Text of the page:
Using the Search Shortcode

The Participants Database Search Shortcode provides a way to show a database search control that is detached from the list of results.

For most applications, the search shortcode is not needed: most of the time, you’ll want the search control to appear directly above the list of results, and for that you don’t need the search shortcode. To use the list shortcode alone, set up the shortcode like this: [pdb_list search=true]

Only if you want to put the search control in another location, or on another page, would you need to use the Search shortcode. It is also possible to do both: you may have a search control in another location, and also have another search control just above the list of results.

Configuring the Search Shortcode

Use of the Search shortcode also requires a separate target List shortcode in order to display the results of the search.

Putting the Search Control on Another Page

If you want the search control to be on a different page from the search resuts page (or on several pages, such as in a sidebar), you need to tell it which page the list of results (the [pdb_list] shortcode) is on. You do this using the “target_page” attribute in the shortcode. Put the page slug (or ID) into the shortcode like this:

[pdb_search target_page=search-results]

Now, submitting the search will take the user to the “search-results” page to show them the results. Remember, you can prevent the list from showing anything until a search is made by using the “suppress” attribute.

The list showing the results may also have it’s own search control in the normal way. This gives users a chance to modify their search on that page if they want.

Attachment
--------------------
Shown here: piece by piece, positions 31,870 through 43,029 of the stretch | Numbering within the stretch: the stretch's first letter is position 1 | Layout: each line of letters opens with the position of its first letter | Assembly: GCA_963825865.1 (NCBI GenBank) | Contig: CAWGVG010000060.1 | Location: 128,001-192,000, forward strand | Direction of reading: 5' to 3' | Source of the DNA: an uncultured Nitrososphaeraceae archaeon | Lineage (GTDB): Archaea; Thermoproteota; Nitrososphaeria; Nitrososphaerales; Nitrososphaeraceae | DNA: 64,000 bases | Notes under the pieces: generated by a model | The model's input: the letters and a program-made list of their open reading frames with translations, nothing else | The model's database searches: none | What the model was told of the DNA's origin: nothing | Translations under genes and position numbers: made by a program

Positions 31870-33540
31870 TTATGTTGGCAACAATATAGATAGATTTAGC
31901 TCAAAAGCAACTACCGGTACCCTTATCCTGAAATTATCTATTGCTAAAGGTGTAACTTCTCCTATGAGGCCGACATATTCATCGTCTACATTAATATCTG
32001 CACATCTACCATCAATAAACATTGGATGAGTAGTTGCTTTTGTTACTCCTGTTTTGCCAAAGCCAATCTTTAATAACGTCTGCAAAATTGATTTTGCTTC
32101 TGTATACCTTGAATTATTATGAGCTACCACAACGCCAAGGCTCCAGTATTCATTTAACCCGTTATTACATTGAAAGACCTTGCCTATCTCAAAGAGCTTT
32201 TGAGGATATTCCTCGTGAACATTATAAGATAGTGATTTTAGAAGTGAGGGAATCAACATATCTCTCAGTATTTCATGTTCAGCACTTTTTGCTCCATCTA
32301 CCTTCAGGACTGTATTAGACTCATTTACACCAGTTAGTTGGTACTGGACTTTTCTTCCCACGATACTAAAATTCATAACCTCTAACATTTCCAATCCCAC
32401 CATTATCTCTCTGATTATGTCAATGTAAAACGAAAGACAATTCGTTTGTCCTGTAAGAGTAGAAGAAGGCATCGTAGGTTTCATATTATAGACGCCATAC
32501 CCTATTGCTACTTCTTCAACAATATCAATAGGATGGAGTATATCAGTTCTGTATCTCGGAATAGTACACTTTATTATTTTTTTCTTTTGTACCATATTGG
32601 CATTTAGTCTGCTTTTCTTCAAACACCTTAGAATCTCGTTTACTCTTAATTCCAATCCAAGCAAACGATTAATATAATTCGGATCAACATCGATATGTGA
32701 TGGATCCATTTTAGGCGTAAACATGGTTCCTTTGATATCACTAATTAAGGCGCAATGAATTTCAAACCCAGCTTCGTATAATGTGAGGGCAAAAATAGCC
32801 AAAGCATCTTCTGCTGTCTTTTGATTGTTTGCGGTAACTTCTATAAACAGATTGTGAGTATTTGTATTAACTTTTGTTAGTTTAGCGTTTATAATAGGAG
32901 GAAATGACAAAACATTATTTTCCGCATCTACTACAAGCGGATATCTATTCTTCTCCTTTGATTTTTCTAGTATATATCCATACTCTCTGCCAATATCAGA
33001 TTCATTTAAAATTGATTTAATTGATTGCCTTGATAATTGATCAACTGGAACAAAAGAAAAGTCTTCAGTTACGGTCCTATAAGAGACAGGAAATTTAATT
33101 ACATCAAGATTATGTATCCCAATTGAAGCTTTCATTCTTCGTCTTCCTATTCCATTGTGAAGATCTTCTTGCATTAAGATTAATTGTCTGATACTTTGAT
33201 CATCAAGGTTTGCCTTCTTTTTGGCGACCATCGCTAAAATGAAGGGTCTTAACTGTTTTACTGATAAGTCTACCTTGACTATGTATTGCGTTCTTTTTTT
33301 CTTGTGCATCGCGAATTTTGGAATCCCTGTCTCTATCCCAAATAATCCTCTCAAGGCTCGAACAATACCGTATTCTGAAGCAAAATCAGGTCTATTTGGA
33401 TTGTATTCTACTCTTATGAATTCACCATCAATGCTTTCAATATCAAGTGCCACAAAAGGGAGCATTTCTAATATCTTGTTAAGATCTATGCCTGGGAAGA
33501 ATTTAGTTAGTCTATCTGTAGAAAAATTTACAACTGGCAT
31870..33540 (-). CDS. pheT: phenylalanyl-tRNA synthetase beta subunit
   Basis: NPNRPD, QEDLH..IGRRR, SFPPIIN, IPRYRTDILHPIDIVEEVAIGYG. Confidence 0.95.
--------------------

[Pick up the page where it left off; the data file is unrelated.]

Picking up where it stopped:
Targeting the Result List

To get the shortcode working correctly, you may need to set the “target instance” attribute in the shortcode. Each Participants Database shortcode on a page has a unique instance number. The search shortcode needs to know the instance number of the list where the search results are to be displayed.

To find the correct instance number for your target list, you must look at the HTML of the page where your list of results is shown. At the top of the main container that wraps the list, you’ll find the instance number…for instance using the browser developer’s tools element inspector and selecting the list, you will see something like this:

(If you’re not sure how to see the HTML, read this: Accessing Your Browser Developer Tools)

That indicates that the instance number of the list is “1” so if you wanted the list of results to appear in that list, you’d set up your search shortcode like this:

[pdb_search target_instance=1]

If your search control is on the same page (such as in a sidebar or column) you’re done: submitting a search will refresh the target list on the same page with the results of the search.

Important: if you have a search shortcode and a list shortcode on the same page, you need to have both shortcodes active on the page before you find the instance number of the list.

Determining Which Fields are Searched

You can set up the search shortcode to only search a specific field by using the “search_fields” attribute. Let’s say you want your user to be able to type in the name of a city and show all the results for that city. You’d do that with a shortcode like this:

[pdb_search search_fields=city]

Now, when they type in the name of a city and hit the button, they will be taken to the list of records that match the city they typed in.

If you’re looking for a more full-featured search, check out the Participants Database Combo Multisearch add-on.